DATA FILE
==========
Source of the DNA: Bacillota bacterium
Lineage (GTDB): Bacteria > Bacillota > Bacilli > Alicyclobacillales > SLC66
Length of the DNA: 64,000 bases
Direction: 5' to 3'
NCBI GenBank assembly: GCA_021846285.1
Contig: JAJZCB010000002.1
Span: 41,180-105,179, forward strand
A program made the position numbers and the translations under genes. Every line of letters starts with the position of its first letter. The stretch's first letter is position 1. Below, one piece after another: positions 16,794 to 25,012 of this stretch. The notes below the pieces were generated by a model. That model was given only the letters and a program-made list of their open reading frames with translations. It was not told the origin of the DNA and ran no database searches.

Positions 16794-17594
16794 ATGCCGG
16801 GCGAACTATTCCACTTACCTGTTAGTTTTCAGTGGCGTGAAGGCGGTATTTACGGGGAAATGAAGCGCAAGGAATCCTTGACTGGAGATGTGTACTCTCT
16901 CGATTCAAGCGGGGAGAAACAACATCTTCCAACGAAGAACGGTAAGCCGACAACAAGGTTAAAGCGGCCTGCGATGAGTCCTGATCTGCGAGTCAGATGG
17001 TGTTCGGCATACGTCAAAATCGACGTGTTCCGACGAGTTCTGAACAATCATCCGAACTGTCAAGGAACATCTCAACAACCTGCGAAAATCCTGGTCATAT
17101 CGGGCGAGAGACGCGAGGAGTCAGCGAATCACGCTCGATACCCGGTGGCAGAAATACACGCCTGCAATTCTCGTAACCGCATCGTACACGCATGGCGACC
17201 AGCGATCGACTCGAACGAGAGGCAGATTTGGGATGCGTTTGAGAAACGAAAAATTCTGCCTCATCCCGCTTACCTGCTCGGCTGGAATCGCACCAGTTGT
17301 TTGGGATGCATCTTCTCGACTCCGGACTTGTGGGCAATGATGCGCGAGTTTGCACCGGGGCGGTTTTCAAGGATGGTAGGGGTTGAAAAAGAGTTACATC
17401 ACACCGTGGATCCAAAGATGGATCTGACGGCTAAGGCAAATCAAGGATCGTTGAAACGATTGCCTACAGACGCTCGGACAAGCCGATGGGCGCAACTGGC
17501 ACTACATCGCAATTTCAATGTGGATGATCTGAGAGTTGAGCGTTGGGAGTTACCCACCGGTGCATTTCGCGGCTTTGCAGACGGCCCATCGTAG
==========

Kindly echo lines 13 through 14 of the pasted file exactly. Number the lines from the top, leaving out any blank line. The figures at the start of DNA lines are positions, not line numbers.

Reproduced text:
17001 TGTTCGGCATACGTCAAAATCGACGTGTTCCGACGAGTTCTGAACAATCATCCGAACTGTCAAGGAACATCTCAACAACCTGCGAAAATCCTGGTCATAT
17101 CGGGCGAGAGACGCGAGGAGTCAGCGAATCACGCTCGATACCCGGTGGCAGAAATACACGCCTGCAATTCTCGTAACCGCATCGTACACGCATGGCGACC